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CHAPTER I

INTRODUCTION

1.1 The problems

Auditory Brainstem Response (ABR) (Hall, 1992) is one of the auditory evoked potentials obtained from the brain electrical activity through stimulation by an acoustic stimulation. It represents the neural activity from several anatomical structures within the peripheral and central auditory nervous system. ABR is composed of several voltage deflections occurring within the first 15 ms after stimulus onset (Katz, 2002) and consist of 5 to 7 peaks or waves that labeled using Roman numerals (Hood, 1998). ABR test offer several advantages such as assisting in identifying neurological abnormalities in the eight cranial nerve and auditory pathways of brainstem. Besides, ABR is also useful to estimate the hearing sensitivity of patients who cannot give valid or reliable hearing threshold using behavioral methods (Hood, 1998). Despite its advantages, the ABR has one obvious limitation. The ABR is a time consuming procedure because several number of ABR signals need to be averaged and collected in order to eliminate noise from other related activities. The process is called signal averaging function to improve the ABR signal to noise ratio (SNR) thus improve the likehood of ABR detection.

One of the possible solutions to reduce ABR acquisition time is by using high stimulus repetition rate. High stimulus rate cause time between presentations of stimuli equals to limit of ABR conventional averaging responses about 20 ms. However at rates faster than limit, conventional averaging ABR response will overlap and interfere to one another and causing distorted and useless final averaged (Eysholdt & Schreiner, 1982). Hence, Maximum Length Sequences (MLS) paradigm was introduced in order to increase the stimulus repetition rate that cannot be achieved using conventional averaging. MLS is a pseudorandom binary sequence that allow for each subsequent stimulus to be presented before the response of previous stimulus has completed. It works by process of deconvolution where response recorded using MLS stimulation can be extracted from the multiply overlapped combination of responses that will be generated by the stimulus sequence. Previous studies showed that high stimulus repetition rate through MLS generally can improve the ABR testing time compared to the conventional stimulus rate. However, by increasing the stimulus rate neural fatigue may cause poorer signal to noise ratio (SNR). High stimulus repetition rate with poorer SNR may lead to difficulty for Audiologist to detect ABR waveform with poor morphology. Thus, presenting the stimulus very quickly does not turn out to be that efficient as the clinician need to present more stimulus to get better SNR (Lasky R.E., Shi Y., & Hecox K.E., 1992; Marsh R.R., 1992; Bell S.L., Allen R., & Lutman M.E., 2000). However most of the literatures used an ideal SNR as a baseline instead of minimal SNR to conclude that the high stimulus repetition rates through MLS paradigm is not a beneficial tool to improve ABR testing time. In reality, Audiologist detects the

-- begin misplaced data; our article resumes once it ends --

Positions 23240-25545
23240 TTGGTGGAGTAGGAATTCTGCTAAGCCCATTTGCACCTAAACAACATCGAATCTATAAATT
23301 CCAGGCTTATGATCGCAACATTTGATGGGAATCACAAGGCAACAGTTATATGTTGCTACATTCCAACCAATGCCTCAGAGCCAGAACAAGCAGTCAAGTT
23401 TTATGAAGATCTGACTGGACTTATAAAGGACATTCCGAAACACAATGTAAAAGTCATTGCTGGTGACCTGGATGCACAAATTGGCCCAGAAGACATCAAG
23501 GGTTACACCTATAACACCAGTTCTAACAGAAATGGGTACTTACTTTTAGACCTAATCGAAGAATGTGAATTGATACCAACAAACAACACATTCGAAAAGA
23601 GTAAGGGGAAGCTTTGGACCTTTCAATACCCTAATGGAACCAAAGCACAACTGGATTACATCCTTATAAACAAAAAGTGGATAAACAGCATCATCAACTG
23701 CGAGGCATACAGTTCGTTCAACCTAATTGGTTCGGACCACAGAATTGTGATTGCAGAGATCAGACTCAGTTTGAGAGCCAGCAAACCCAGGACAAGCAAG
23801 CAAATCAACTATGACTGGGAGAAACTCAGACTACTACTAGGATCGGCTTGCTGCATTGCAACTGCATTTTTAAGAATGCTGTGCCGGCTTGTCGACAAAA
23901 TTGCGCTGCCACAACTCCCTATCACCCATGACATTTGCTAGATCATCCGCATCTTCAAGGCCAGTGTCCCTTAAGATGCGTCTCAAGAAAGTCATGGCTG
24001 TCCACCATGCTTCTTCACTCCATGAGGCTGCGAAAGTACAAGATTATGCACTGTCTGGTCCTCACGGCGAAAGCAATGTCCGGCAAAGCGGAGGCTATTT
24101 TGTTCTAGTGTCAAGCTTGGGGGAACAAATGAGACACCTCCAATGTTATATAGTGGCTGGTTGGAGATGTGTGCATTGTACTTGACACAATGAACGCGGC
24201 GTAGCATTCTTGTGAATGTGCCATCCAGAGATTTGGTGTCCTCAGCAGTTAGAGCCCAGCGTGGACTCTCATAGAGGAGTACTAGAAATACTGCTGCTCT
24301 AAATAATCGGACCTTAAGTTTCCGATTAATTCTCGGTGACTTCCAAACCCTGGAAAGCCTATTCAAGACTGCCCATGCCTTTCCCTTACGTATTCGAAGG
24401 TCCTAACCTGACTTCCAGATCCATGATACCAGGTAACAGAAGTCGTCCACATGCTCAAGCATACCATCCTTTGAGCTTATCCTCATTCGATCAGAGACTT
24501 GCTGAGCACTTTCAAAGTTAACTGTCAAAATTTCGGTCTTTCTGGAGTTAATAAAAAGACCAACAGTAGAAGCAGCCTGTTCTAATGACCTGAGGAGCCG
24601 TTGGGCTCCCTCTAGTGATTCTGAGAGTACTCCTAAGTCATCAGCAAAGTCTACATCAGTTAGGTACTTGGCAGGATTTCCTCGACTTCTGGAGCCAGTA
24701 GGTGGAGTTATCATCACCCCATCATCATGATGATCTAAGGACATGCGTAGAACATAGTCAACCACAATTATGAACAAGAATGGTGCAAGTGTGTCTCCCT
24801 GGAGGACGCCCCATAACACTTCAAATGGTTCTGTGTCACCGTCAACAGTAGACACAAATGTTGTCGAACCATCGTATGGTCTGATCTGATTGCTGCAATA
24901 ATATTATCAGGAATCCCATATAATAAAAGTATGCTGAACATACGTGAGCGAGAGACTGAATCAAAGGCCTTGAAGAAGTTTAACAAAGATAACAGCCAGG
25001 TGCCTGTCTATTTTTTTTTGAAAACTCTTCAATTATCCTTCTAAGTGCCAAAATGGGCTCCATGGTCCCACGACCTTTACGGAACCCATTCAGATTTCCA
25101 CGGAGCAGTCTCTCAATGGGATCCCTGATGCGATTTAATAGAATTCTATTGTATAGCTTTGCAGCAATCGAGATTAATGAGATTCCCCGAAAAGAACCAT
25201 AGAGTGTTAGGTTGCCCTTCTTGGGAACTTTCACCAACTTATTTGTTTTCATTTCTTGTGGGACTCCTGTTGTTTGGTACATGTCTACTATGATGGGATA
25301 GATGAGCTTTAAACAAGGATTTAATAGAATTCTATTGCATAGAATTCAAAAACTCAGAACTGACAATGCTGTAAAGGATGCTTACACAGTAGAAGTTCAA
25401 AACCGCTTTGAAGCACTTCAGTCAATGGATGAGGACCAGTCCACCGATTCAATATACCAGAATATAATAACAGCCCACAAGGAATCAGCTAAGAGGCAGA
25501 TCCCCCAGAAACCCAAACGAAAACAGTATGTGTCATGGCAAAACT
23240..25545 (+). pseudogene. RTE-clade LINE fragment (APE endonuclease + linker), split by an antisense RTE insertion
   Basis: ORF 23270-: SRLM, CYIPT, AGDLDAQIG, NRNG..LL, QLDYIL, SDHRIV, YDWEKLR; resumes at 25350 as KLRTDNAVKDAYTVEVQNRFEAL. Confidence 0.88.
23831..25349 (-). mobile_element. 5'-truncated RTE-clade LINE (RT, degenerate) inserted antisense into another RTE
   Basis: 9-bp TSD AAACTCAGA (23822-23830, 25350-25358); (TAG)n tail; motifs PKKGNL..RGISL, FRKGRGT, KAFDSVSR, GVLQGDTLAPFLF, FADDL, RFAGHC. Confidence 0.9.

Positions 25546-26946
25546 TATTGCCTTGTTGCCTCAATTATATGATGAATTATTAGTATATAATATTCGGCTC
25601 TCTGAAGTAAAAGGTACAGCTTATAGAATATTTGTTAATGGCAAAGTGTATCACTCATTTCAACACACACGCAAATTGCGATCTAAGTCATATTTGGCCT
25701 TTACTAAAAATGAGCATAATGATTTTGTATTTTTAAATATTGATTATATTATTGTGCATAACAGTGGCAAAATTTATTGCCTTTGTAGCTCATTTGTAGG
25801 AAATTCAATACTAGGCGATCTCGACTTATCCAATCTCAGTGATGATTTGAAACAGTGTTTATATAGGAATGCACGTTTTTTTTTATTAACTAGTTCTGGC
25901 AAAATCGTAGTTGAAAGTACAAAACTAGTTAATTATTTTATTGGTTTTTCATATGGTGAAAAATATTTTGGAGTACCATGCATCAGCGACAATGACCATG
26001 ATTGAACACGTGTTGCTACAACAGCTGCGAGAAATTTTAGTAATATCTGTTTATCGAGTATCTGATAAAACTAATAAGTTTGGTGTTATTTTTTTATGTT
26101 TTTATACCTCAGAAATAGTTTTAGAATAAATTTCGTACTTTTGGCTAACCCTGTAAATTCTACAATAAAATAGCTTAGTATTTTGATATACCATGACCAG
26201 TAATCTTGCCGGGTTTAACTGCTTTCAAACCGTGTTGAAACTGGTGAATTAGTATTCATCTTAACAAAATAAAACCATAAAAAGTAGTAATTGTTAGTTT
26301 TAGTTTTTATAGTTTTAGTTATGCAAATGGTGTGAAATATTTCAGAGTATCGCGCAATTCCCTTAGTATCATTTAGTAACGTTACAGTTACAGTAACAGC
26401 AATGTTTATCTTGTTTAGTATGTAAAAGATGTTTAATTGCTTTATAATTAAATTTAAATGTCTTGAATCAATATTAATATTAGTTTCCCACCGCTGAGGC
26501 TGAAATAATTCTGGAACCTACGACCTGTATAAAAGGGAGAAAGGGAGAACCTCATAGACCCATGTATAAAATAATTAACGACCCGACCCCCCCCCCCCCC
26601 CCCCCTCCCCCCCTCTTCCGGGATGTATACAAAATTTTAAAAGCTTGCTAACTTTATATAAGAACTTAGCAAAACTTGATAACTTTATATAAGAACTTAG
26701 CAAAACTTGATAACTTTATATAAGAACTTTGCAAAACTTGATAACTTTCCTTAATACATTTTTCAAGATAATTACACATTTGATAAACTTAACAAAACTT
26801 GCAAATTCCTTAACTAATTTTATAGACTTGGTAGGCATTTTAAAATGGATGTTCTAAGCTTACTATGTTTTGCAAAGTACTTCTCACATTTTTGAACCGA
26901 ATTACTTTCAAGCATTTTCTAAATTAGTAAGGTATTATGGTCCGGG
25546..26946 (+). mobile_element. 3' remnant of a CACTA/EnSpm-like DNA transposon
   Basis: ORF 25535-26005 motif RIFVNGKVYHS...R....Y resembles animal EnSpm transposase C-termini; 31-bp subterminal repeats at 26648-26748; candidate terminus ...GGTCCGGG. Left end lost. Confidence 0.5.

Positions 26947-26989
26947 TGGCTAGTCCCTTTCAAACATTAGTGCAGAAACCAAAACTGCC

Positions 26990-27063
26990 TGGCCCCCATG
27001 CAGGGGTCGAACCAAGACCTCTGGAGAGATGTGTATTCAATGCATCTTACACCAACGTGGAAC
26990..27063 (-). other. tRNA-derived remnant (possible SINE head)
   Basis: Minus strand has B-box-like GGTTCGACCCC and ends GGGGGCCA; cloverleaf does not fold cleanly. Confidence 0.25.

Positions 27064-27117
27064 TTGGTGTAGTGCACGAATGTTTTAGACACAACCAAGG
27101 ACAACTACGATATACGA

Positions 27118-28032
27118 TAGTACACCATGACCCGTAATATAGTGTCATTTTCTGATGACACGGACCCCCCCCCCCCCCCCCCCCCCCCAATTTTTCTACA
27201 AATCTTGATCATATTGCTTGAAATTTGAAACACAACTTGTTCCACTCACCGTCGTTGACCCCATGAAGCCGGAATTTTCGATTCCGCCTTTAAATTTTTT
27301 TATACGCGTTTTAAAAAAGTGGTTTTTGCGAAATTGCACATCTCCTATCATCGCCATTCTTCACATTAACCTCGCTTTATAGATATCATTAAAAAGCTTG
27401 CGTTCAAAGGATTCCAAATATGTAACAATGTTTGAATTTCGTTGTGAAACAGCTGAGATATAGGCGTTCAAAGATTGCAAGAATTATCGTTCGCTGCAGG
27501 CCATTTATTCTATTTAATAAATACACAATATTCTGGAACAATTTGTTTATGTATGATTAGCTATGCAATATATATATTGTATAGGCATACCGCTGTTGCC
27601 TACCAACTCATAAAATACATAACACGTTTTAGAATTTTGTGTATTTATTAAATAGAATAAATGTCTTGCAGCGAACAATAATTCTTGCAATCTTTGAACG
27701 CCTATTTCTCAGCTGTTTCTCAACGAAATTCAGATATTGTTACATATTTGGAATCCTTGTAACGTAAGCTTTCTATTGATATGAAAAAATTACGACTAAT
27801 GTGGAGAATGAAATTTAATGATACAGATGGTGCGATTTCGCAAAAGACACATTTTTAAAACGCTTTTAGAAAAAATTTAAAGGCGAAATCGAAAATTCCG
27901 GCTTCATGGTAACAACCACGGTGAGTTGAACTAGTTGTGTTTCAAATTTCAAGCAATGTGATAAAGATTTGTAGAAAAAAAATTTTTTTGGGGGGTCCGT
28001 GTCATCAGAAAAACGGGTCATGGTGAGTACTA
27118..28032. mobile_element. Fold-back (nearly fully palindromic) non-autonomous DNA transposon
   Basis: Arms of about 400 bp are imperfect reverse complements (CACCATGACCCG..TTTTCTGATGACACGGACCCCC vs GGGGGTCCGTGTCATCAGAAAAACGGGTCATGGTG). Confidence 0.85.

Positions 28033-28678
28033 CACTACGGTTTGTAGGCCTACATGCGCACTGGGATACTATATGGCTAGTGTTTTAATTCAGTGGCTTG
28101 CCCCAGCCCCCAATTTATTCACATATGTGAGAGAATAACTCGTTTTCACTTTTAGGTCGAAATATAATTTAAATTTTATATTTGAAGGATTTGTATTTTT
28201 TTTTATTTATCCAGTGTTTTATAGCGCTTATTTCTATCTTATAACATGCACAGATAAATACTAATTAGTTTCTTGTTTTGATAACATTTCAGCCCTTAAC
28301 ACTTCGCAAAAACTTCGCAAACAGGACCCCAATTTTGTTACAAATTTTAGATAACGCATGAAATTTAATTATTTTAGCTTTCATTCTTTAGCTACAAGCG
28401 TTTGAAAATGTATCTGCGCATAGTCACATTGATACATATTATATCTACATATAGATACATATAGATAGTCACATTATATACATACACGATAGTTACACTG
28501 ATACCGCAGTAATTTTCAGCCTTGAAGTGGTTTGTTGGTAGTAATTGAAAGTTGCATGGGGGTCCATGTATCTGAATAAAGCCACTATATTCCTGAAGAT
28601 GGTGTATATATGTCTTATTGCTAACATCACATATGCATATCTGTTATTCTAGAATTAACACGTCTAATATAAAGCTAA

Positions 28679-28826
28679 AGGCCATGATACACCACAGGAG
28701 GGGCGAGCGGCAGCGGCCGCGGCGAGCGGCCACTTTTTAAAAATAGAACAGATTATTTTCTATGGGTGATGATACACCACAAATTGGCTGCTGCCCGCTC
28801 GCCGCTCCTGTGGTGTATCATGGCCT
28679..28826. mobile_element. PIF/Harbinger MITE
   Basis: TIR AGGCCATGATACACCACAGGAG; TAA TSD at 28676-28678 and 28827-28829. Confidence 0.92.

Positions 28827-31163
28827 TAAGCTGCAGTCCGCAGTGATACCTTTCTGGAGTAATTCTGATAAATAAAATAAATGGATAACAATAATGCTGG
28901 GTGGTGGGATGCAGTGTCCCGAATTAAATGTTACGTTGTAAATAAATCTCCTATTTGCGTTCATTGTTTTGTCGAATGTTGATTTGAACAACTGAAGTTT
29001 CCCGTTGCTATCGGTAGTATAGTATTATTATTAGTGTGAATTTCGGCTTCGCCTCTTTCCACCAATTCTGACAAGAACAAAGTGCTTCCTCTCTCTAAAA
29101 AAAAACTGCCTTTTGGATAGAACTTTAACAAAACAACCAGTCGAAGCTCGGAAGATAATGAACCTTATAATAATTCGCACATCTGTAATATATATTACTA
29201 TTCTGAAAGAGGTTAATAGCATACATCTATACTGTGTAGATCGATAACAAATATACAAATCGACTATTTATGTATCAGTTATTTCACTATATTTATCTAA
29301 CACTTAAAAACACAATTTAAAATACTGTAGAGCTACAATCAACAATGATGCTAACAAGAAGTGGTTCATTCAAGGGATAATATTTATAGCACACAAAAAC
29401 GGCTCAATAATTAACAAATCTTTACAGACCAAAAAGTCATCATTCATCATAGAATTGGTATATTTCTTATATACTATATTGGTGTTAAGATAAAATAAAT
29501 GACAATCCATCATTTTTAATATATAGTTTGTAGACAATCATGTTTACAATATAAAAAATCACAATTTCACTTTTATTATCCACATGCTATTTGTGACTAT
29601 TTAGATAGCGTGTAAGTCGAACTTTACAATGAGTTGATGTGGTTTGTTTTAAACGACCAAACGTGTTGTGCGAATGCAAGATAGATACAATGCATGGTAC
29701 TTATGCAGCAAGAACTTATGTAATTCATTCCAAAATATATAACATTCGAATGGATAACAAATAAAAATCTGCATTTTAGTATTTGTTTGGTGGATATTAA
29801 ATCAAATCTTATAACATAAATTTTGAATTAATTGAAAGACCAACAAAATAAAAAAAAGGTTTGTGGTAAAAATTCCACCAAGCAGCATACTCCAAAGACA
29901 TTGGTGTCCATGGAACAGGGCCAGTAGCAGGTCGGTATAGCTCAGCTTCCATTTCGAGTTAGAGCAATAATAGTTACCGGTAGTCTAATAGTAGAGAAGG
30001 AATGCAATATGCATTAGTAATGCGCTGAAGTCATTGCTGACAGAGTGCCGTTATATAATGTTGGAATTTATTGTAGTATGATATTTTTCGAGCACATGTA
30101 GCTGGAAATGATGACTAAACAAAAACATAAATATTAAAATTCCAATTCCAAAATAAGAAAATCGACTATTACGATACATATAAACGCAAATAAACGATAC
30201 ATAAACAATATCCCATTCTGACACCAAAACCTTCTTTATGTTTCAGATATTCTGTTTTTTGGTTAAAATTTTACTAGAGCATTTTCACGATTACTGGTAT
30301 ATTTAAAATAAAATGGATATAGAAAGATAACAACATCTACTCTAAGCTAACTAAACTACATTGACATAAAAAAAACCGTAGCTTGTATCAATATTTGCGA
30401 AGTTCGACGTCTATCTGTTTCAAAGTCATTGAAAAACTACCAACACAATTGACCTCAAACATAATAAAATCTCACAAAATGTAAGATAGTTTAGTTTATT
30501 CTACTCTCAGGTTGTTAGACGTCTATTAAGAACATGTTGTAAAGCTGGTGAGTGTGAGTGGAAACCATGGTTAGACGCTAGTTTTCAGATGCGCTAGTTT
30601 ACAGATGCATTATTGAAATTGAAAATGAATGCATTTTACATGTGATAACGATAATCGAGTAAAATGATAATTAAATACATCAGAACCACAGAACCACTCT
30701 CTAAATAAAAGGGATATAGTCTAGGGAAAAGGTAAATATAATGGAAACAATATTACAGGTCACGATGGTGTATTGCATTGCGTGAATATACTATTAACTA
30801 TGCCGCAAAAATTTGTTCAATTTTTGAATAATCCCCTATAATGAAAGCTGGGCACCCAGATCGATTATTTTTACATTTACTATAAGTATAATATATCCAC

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ABR waves based on its visibility rather than looking at the SNR value. Therefore there is a possibility that MLS can improve the ABR testing time by looking to other perspective such as Audiologist detection instead of looking at SNR. 1.2 Contributions of the study to the body of knowledge This study contributed to the body of knowledge in audiology field specifically in auditory electrophysiology part involving ABR test using MLS technique. Currently, there is no study was conducted concerning from linear and non linear MLS with subjective detection. This study is the first report on the following areas: 1. In measuring the improvement of MLS testing time in infants. 2. Improvement in testing time provided by new non linear algorithm for infant.

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CHAPTER II

LITERATURE REVIEW

2.1 Description of Auditory Brainstem Response

Auditory Brainstem Response (ABR) is an evoked responses occur within the first 15 ms after stimulus acoustical or electrical stimulation consist of a series of 5 to 7 peaks or waves that represent neural activity at several anatomical sites (Hood,1998). The ABR response is recorded by the placement of the electrode that is attached on specific part of the head. ABR waves series are labeled based on the Roman numeral from I till VII. In general, wave I represent the neural activity of distal or peripheral portion of auditory nerve (Hood, 1998; Hall, 1992).Wave II is generated by the neural activity from the proximal eight nerves as it enters the brainstem (Hood, 1998). However due to the factor of age, wave II maybe absent in recording children as shorter eight nerve length (Hall, 1992). Meanwhile, wave III is contributed by the neurons in the cochlear nucleus and possibly other fibers that entering the cochlear nucleus (Hood, 1998). For wave IV, studies suggest that the third-order neurons likely involved the superior olivary complex. Other contributions of wave IV are the fibers at the area of cochlear nucleus and the nucleus of the lateral lemniscus (Hood, 1998). Wave V representing the neural activity in the lateral lemniscus and/or inferior colliculus (Hood, 1998).